Juan Pablo Ardila

Ph.D. Candidate

M.A., History, University of Pennsylvania (2018)
M.A., History, Universidad de los Andes (Bogotá, Colombia) (2015)
B.A., History, Universidad de los Andes (Bogotá, Colombia) (2010)
B.A., Economics, Universidad de los Andes (Bogotá, Colombia) (2010)

Email: juanard@sas.upenn.edu


My dissertation explores the different notions of citizenship that emerged in the former territories of the Viceroyalty of New Granada (roughly present-day Colombia, Ecuador, Panama, and Venezuela) between 1808 and 1830. I study the circulation of texts discussing citizenship and constitutional rights – such as constitutions, newspapers and treatises – as well as symbols representing them – such as performances, flags, and images – among artisans, poor merchants, Indians, slaves and other middle and lower social groups. 

As an undergraduate and MA student, I developed an interest for US-Latin American relations. I was particularly interested in examining the ways in which these relations shaped Colombia’s economic and social policy in the first half of the twentieth century. In my first years at Penn, I have gone back in time and ended up focusing on the late eighteenth and early nineteenth centuries. During my first year as a PhD student, I wrote a research paper studying the implementation of vagrancy laws in New Granada during the Bourbon Reforms. I was particularly interested in examining the problems New Granada’s viceregal and local authorities faced when trying to apply these laws. During my second year, I wrote another paper examining the life of a Carlos María Canales, a somewhat idiosyncratic man who was captured in Bilbao under charges of vagrancy and sentenced to military service. His life illustrates the tensions between conflicting notions of honor, nobility, work, and vagrancy in Bourbon Spain. In my second year, I also wrote another research paper examining the role of orality and written culture in the diffusion of information in the 1781 Comunero Revolt in New Granada. The paper focuses on a a series of pasquines (lampoons) and bandos (posters) that were posted in city walls in 1781.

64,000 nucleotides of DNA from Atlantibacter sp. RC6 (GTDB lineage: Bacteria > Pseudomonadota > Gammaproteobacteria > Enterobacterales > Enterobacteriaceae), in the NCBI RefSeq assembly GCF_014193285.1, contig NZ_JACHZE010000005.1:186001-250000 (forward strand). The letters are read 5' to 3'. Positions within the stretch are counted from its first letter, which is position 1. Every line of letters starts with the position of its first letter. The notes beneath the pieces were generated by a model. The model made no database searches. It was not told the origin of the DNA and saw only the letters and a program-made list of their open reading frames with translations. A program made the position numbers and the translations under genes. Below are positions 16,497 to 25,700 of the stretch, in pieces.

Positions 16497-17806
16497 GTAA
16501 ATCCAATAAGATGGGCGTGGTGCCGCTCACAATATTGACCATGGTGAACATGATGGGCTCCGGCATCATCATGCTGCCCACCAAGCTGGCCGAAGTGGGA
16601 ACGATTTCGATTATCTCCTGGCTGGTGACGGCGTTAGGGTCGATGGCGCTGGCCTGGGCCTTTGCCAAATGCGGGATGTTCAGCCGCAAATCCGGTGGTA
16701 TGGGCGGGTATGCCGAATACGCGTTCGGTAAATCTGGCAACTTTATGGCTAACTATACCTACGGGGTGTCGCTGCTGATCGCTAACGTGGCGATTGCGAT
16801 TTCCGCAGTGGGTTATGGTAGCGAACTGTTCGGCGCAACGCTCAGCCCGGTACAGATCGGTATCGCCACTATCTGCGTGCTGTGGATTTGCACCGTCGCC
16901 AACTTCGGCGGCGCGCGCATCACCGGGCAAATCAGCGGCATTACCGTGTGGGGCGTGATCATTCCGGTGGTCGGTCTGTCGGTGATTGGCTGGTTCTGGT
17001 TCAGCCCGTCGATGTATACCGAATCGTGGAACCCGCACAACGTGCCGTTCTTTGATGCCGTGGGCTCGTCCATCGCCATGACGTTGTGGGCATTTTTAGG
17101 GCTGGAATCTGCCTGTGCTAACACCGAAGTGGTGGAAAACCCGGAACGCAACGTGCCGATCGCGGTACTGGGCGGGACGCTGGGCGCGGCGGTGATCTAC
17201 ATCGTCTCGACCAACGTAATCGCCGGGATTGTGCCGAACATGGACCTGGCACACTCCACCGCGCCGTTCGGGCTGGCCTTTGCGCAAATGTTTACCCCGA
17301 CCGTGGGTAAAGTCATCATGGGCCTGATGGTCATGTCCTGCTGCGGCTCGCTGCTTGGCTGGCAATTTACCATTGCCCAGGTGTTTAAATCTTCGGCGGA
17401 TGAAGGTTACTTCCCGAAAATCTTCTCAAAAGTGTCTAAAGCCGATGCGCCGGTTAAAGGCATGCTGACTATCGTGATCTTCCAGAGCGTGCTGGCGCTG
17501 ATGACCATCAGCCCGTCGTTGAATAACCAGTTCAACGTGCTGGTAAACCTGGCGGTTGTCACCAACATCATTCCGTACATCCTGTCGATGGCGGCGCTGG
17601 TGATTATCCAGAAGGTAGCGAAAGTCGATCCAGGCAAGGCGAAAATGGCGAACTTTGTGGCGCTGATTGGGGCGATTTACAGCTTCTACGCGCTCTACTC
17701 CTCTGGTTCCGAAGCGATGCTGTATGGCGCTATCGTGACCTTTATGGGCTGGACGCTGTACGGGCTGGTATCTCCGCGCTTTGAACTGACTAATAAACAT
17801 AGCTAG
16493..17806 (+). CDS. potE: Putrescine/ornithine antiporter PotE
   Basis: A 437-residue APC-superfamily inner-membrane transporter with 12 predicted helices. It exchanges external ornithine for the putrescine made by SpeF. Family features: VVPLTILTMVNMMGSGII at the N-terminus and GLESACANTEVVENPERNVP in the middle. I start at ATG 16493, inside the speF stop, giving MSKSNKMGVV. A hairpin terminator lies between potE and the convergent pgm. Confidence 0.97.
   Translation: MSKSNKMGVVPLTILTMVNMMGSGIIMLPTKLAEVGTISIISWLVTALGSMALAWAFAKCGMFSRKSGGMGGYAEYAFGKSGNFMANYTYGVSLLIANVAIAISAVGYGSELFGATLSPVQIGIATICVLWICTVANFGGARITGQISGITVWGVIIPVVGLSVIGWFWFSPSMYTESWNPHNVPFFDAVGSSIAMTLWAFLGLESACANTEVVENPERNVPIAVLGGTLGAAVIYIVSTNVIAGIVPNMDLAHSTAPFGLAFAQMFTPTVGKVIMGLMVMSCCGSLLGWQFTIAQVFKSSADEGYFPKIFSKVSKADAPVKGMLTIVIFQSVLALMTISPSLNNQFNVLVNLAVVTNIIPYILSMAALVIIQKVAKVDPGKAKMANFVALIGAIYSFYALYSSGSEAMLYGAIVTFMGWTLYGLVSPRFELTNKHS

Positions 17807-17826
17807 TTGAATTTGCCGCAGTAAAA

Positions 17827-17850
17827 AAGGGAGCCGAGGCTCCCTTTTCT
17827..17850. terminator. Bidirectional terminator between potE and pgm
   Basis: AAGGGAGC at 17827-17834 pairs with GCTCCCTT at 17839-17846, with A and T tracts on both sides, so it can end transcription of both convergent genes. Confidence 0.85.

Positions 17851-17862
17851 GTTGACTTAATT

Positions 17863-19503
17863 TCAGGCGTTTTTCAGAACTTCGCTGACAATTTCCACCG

Committee Members: 

 Ann Farnsworth-Alvear (Advisor), Roger Chartier, Antonio Feros.

Research Interests: 

Latin American History, Iberian Atlantic History, Cultural History, History of Material Texts.

Selected Publications: 

Ardila Falla, Juan Pablo, “Reflexiones sobre el imperialismo norteamericano: la política agraria colombiana en la década de 1930 y la influencia estadounidense" at Historia Crítica, Uniandes, Bogotá, v. 51, 2013, p. 171- 195. (http://revistas.uniandes.edu.co/doi/pdf/10.7440/histcrit51.2013.08)

Courses Taught: 

Teaching Assistant: American Capitalism (HIST161), Modern Latin America (HIST071), Colonial Latin America (HIST070), The Rise and Fall of the Spanish Empire (HIST179).